In other news, this year some of the videos have been getting out to international poetry film events. Dictionary Illustrations, from a poem by Sarah Sloat, won the Ó Bhéal International Poetry Film Competition in Ireland. Over the moon was I. The same video was selected for curated programs at the Festival Silencio in Portugal, and the Sinestesia video poetry event in Spain. One Dream Opening Into Many, from a poem by Kallie Falandays, also screened in competition at Festival Silencio. It screened too at Ó Bhéal, along with Joining the Lotus Eaters, from a poem by Laura M Kaminski.

Many of the videos created this year have been featured online at Moving Poems and Gnarled Oak. There are mentions in articles at Poetryfilmkanal and Cardiff Digi Network.

I am pleased too that a film I directed in 1995, 'Maidenhead', was selected as part of a retrospective of short films from the '90s by Australian women. This formed part of an exhibition called 'Femflix' that was showing at the Sydney College of the Arts Gallery during August and September. 'Maidenhead' was from the era when I was directing short films on celluloid and is not watchable online, but I'm glad it is remembered.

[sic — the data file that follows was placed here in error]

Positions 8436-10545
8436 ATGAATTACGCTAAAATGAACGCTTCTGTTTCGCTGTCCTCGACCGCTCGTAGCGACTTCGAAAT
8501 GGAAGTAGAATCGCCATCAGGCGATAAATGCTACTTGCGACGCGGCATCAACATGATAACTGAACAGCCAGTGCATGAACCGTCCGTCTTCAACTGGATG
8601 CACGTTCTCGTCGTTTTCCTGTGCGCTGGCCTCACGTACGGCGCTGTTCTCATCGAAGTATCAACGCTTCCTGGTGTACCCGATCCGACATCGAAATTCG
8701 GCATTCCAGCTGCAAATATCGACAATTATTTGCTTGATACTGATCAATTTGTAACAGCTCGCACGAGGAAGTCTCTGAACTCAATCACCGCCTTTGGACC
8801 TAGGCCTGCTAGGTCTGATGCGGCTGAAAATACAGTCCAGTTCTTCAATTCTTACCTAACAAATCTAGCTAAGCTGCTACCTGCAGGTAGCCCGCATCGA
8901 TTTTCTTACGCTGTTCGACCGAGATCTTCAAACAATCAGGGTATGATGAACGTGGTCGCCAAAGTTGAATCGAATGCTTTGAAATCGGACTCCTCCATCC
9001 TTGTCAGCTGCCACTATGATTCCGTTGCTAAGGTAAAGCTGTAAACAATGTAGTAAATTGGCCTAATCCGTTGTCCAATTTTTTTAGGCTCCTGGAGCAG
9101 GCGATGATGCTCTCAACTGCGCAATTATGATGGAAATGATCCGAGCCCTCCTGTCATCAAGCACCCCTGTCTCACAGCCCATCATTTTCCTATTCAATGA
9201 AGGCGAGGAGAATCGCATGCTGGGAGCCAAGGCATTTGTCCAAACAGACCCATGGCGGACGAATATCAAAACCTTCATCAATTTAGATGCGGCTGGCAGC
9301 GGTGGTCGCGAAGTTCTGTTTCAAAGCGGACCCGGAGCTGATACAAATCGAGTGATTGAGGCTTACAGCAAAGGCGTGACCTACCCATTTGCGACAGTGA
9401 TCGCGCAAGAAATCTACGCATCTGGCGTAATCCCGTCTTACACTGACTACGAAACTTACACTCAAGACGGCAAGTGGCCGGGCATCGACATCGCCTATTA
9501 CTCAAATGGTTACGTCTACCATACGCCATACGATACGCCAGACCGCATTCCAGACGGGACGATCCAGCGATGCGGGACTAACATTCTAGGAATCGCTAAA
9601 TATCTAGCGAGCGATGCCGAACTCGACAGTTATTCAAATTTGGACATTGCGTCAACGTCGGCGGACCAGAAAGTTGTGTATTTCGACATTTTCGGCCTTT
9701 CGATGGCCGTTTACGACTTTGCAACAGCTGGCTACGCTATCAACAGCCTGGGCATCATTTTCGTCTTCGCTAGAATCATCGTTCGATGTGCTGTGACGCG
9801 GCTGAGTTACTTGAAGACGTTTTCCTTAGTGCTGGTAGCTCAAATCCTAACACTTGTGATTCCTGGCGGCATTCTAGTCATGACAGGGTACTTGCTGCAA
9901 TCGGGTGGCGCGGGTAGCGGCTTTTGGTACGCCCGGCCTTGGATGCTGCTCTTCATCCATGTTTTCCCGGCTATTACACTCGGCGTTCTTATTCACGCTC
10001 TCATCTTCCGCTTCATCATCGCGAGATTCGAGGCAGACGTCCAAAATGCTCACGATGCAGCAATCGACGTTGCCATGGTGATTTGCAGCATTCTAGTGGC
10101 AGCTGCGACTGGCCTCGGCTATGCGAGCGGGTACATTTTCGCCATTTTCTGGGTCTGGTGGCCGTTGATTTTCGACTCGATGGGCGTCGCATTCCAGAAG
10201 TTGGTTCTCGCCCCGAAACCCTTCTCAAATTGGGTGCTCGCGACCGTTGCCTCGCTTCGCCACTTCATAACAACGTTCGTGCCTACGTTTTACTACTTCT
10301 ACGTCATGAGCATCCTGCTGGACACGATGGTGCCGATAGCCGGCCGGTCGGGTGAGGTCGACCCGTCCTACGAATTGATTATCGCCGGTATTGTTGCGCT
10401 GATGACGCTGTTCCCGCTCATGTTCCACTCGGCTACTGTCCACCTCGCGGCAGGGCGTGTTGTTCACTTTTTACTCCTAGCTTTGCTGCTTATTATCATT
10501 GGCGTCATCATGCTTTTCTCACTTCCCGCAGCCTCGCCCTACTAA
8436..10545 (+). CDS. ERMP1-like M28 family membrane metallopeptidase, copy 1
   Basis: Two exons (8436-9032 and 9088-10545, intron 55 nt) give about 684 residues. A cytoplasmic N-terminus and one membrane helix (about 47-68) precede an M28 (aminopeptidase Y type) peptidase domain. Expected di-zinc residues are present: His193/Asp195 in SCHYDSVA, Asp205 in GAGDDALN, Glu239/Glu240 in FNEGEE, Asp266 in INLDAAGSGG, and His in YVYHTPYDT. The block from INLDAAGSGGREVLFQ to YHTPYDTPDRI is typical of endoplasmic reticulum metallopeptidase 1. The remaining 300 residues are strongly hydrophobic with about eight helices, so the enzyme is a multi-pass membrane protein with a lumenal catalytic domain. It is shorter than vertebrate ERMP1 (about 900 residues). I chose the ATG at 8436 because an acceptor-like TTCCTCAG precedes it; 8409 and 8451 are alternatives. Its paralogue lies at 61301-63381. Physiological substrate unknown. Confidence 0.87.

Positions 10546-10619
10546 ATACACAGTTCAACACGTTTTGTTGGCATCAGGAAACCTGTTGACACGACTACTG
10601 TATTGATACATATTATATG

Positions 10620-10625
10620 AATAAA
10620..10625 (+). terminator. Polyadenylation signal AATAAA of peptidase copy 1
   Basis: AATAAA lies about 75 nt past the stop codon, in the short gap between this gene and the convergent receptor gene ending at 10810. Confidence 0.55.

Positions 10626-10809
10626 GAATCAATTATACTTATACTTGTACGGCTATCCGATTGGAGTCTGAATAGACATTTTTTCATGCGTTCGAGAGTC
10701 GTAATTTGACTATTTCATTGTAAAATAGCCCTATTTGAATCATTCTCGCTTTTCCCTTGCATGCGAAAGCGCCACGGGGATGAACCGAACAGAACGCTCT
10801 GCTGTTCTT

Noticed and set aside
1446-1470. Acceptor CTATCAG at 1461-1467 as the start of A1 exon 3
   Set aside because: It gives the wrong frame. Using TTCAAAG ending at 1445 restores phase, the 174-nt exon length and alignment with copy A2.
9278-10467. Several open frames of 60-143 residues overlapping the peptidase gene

This year has seen the release of a song and music video from Cwtch. This is the long time music duo of Paul Foster and I. He makes music magic around voice recordings I send him over the net. This song started with the poetry collection, Highway Sky, by James Brush. Watch for a full music release from us in 2017, inspired by James' poetry.